In Prince William Sound, Alaska, Pacific sleeper sharks keep harbor seals from eating too many walleye pollock, wrote Dalhousie marine biology professor Boris Worm, the lead author of a recent paper in Trends in Ecology and Evolution, in an e-mail. Depleting the sleeper sharks in turn hurts the pollock population.
"We now understand that both on land and in the sea, large predators play important roles in regulating both the total number and the behavior of their prey," Worm wrote. "Unchecked by their predators, some of these prey species can wreak havoc on ecosystems -- this is one important reason to keep predators around in sufficient numbers."
Another team of researchers, headed by Nicholas K. Dulvy, a biology professor at Simon Fraser University in British Columbia, found that in the open ocean, sharks that used to be an inadvertent bycatch for vessels seeking tuna and swordfish are increasingly being targeted for their meat and fins. The group, which belongs to the World Conservation Union's Shark Specialist Group, surveyed 21 pelagic shark and ray species, and determined that only pelagic stingrays and salmon sharks do not face risk of extinction. Others, such as thresher, ocean whitetip and shortfin mako sharks, are all vulnerable, they wrote.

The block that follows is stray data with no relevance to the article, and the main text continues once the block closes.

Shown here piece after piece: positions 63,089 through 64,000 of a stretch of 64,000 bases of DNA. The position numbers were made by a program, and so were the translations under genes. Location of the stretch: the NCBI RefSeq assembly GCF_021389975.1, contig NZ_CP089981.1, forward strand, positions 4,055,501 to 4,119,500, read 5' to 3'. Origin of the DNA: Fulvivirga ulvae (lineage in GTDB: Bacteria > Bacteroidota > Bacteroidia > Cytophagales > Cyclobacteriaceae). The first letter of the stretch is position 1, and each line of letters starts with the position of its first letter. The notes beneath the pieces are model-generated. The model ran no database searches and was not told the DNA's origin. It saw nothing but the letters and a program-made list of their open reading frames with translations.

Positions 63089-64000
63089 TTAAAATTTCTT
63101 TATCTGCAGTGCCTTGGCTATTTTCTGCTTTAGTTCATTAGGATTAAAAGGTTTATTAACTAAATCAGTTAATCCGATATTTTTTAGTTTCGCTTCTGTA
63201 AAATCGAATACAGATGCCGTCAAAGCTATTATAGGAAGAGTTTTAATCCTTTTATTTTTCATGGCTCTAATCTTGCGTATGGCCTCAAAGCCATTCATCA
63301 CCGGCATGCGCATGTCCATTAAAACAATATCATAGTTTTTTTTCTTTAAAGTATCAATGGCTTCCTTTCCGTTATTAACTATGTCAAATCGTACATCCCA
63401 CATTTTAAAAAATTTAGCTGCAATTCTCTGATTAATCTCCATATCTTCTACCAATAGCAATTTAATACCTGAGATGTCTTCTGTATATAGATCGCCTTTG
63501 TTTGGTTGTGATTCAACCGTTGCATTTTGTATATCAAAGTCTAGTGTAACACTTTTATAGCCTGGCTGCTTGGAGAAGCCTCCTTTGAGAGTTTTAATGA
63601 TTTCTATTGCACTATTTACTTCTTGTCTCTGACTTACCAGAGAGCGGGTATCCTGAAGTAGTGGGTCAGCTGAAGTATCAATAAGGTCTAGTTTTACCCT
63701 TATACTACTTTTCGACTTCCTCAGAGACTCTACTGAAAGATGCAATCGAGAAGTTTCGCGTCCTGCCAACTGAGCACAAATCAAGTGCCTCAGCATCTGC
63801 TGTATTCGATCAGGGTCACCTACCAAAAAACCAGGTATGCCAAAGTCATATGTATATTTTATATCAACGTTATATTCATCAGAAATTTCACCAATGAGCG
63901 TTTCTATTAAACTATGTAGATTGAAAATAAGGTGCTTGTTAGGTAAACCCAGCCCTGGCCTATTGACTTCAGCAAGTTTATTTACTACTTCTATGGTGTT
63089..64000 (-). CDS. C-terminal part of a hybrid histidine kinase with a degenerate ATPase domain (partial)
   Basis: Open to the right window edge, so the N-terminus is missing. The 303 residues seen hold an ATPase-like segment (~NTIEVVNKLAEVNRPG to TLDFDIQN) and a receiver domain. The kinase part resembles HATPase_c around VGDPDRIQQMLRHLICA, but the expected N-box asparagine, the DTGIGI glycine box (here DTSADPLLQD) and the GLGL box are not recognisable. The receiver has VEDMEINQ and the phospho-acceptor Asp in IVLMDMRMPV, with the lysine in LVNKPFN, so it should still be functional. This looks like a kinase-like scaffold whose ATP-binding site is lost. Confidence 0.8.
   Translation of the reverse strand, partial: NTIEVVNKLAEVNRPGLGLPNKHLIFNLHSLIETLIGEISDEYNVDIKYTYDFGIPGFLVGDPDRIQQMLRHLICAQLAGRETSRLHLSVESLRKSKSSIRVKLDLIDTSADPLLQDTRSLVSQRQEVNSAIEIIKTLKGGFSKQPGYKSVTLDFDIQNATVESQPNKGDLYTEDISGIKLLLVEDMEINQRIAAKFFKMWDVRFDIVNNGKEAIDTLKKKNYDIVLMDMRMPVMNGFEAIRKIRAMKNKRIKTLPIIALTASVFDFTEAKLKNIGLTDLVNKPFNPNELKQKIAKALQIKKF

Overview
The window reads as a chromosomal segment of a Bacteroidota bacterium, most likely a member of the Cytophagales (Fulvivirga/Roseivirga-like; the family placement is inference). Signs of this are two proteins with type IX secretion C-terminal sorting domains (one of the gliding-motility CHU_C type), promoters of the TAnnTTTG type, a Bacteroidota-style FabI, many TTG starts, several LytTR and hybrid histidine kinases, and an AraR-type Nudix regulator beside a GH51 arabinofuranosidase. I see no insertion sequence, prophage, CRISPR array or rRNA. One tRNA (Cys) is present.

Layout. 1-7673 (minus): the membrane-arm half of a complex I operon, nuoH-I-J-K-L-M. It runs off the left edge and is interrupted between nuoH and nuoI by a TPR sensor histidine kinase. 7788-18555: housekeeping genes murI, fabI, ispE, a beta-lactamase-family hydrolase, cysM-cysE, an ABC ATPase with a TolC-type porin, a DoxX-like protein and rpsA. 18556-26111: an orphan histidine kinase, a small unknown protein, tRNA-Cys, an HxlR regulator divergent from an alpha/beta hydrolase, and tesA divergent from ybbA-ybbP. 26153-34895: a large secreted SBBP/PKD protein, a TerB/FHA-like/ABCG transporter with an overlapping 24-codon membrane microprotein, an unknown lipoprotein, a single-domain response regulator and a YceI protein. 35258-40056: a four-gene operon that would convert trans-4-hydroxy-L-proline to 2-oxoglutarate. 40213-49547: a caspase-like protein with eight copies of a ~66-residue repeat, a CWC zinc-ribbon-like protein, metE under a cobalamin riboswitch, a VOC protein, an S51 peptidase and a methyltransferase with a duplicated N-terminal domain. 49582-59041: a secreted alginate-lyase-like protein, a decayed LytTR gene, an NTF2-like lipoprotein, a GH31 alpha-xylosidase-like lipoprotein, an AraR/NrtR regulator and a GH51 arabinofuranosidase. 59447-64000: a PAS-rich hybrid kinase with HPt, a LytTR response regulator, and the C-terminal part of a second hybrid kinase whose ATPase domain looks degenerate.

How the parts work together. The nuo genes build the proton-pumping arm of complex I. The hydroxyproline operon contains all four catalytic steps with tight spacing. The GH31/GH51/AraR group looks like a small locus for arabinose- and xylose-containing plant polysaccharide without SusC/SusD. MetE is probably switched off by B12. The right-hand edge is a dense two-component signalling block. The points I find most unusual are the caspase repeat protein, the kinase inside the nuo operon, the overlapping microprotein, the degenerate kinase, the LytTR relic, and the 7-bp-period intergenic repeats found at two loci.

Sonja Fordham, a co-author of their paper in the journal Aquatic Conservation Marine and Freshwater Ecosystems, said pelagic sharks, which regularly cross vast oceans, face heightened pressures because there are no international catch limits. "Even though these are wide-ranging and fast-moving sharks, they are at risk," Fordham said in a phone interview from Brussels, where she advocates for tighter European shark-fishing regulations as the shark conservation program director for the advocacy group Ocean Conservancy.
Heike K. Lotze, another Dalhousie marine biologist who co-authored the article with Ferretti, wrote in an e-mail that the recent burst of shark research reflects both an increasingly sophisticated use of "unconventional data" and the recognition "that human impacts have strongly altered ocean ecosystems for a long time and thus shifted our perception of what is natural in the oceans."
Bowman said she and other advocates hope fishery managers will "figure out how to control fishing to prevent further declines" of sharks, and policymakers are responding. On June 19, the National Oceanographic and Atmospheric Administration announced it would ban the removal of shark fins at sea in the Atlantic and Gulf of Mexico by late July and cut the permitted catch of sandbar and porbeagle sharks.
A week earlier, the House Natural Resources Committee advanced legislation that would institute the "fins attached" requirement nationwide. International fishery managers will debate this fall the idea of imposing worldwide shark catch limits.
Enric Cortes, a scientist at NOAA's Fisheries Service who conducts shark- population assessments along the East Coast, emphasized that scientists are still learning about the role sharks play in ecosystems. They may dominate more isolated regions, but they don't necessarily shape every marine environment they inhabit: "The jury is still out on that."